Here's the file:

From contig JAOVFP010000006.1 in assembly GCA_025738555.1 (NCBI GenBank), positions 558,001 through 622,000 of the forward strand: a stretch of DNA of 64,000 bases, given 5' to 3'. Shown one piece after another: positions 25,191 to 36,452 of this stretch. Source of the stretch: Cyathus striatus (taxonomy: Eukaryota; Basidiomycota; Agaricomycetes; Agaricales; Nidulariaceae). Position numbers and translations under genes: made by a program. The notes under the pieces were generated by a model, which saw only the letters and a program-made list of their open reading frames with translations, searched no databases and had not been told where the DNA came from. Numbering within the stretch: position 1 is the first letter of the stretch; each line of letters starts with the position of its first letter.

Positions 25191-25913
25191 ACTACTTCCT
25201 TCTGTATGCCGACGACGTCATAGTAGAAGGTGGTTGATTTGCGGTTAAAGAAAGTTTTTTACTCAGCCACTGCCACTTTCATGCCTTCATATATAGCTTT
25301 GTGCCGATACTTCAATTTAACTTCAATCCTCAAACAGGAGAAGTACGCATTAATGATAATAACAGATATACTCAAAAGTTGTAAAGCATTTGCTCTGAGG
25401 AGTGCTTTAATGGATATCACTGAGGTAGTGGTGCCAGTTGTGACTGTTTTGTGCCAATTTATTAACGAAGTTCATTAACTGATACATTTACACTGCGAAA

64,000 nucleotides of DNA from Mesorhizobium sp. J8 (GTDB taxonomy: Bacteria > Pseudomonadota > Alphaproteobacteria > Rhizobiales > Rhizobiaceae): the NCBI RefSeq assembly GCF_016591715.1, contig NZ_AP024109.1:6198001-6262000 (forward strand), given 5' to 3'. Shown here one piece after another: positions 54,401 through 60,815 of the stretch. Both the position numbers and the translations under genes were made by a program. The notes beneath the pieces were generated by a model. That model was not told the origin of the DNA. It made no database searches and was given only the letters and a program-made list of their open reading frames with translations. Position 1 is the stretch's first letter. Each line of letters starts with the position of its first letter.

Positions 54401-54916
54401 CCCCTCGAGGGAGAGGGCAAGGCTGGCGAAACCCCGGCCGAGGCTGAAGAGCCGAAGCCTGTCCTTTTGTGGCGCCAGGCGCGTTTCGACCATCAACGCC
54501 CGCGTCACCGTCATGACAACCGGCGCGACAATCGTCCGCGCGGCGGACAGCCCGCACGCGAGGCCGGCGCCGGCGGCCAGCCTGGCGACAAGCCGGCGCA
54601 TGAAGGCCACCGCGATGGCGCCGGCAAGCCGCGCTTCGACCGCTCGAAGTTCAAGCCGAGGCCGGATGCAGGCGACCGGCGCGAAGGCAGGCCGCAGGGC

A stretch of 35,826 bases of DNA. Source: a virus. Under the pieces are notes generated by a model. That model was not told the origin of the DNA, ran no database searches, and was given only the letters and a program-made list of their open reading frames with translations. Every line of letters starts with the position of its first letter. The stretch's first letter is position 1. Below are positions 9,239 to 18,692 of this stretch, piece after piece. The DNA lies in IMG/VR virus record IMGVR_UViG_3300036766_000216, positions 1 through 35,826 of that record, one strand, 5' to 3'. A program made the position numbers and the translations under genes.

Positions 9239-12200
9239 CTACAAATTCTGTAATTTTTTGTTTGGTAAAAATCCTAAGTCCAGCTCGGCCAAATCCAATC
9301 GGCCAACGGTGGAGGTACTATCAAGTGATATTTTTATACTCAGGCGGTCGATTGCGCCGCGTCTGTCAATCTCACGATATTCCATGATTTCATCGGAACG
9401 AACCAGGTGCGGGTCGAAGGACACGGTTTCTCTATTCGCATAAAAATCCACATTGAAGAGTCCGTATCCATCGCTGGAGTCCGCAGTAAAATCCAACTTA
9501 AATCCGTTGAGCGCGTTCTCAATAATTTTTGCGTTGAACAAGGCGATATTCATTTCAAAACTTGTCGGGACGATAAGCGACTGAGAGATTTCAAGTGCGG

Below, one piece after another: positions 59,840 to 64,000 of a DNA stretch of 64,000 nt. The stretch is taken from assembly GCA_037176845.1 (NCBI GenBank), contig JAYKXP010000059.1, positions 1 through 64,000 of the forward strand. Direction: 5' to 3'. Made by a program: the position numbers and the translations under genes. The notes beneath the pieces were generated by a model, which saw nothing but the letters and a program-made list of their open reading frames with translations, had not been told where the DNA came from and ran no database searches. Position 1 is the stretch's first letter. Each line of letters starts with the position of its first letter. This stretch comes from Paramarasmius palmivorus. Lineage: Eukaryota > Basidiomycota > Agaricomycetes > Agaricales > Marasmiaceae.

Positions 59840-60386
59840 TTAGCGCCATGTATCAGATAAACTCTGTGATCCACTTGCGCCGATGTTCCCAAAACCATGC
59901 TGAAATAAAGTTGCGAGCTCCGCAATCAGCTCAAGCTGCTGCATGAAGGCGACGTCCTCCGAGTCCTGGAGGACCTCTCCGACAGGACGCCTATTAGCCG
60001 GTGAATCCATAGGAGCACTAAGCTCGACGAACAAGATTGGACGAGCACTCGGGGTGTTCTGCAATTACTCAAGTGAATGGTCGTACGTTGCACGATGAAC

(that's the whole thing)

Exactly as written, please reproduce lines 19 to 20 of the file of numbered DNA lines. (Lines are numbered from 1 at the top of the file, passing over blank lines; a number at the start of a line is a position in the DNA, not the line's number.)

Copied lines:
Positions 59840-60386
59840 TTAGCGCCATGTATCAGATAAACTCTGTGATCCACTTGCGCCGATGTTCCCAAAACCATGC